Tags: West | FDR | Soviet | US

New Disclosures on Red Plotting Under FDR

By    |   Monday, 20 May 2013 02:33 PM

Over the weekend, C-SPAN's Book TV ran several showings of a program called After Words on a forthcoming book by syndicated columnist Diana West titled "American Betrayal: The Secret Assault on Our Nation's Character." The cryptic title is intended to refer to rampant plotting by communist operatives operating in the highest reaches of the FDR administration to advance the interests of the Soviet Union.

Much of the author's research is the result of archives uncovered as a result of the Venona Project, which has allowed scholars access to internal documents of the Soviet regime. While West did not mention him by name, one of those scholars is Herb Romerstein, a former staffer of the House Un-American Activities Committee (HUAC) under the late Rep. John Ashbrook, R-Ohio, who has continued the research into his 80s, a gentleman I was acquainted with while working for Congress 40 years ago.

The format of the event was a conversation moderated by Ariel Cohen, a senior research fellow at the Heritage Foundation. Sometimes it appeared as though the two were competing for time and talking over each other, and the author confirmed this on her blog.

This article is offered in the spirit of a recent report on the activities of pro-Soviet operatives in connection with the establishment of the Bretton Woods monetary system as World War II was ending and the so-called allies prepared for a redistribution of power from the British pound sterling to the U.S. dollar.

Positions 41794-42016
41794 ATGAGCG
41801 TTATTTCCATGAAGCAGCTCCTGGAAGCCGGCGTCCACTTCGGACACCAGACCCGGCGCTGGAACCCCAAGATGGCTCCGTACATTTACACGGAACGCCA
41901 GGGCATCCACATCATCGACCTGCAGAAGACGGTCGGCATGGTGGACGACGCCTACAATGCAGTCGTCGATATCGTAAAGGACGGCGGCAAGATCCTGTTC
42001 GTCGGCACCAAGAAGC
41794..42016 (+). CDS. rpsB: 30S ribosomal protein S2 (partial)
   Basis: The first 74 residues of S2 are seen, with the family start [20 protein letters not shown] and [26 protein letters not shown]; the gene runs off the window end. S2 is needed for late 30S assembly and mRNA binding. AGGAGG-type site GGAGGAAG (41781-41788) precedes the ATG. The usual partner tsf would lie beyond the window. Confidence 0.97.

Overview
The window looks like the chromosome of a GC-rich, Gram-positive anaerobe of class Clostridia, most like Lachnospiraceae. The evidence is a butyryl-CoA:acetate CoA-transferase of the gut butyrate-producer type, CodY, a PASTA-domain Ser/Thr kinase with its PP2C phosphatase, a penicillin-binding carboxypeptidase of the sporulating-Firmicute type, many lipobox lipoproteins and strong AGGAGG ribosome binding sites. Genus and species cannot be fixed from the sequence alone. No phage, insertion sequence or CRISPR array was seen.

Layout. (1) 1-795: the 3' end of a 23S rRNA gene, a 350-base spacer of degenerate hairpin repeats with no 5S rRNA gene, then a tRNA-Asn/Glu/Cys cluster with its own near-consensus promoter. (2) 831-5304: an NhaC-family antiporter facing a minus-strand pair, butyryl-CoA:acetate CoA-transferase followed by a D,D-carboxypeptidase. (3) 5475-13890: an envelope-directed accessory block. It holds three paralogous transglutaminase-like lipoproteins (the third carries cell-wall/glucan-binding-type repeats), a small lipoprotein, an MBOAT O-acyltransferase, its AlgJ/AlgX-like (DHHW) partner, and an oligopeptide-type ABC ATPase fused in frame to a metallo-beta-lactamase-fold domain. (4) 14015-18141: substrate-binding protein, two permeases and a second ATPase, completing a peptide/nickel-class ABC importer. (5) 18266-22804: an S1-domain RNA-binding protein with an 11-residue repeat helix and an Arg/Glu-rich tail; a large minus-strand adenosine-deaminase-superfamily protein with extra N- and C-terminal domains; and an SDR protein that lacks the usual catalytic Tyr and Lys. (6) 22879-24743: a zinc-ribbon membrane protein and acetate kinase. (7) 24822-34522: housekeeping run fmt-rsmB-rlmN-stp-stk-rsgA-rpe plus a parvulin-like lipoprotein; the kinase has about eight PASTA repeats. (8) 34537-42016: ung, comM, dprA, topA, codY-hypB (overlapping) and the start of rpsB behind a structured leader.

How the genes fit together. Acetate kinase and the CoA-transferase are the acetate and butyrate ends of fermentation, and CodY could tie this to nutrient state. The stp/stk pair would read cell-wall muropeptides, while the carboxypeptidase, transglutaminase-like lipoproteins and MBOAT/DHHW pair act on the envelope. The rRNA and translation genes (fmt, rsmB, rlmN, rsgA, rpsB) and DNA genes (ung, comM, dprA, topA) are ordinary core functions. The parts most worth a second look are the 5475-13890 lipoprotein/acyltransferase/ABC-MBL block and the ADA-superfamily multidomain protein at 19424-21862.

This debate also takes place against the background of competing books on the McCarthy period, when Ronald Reagan, then head of the Screen Actors Guild battled with Ed Asner for the conscience of Hollywood. Conservative journalist M. Stanton Evans famously quipped that the only thing about McCarthy he approved of was his methods. Next year will be the 60th anniversary of one of the first televised serial congressional hearings, decades before Brian Lamb created C-SPAN and Al Gore created the Internet.

West raised a number of issues that pose a challenge to the reader to evaluate her ideas with one's own knowledge, to try to develop a more coherent theory of the history and then consider how it relates to the nation's current predicament:

1. 1934 as pivotal year. William Wirt, a school superintendent from Gary, Ind., told a House committee about a dinner party he attended the year before where he heard frank discussion of plans for a Soviet-style revolution in the United States, but when he tried to report this, he was subjected to a show trial and railroaded into oblivion.

That same year, Whittaker Chambers came to Washington as an operative of Soviet military intelligence to extend communist influence beyond the Agriculture Department. Fourteen years later he would testify at the Nixon hearings in the same room where the Wirt testimony had occurred, and he would implicate Alger Hiss, a high-level FDR advisor, then ultimately switch sides and join William F. Buckley's team at the National Review.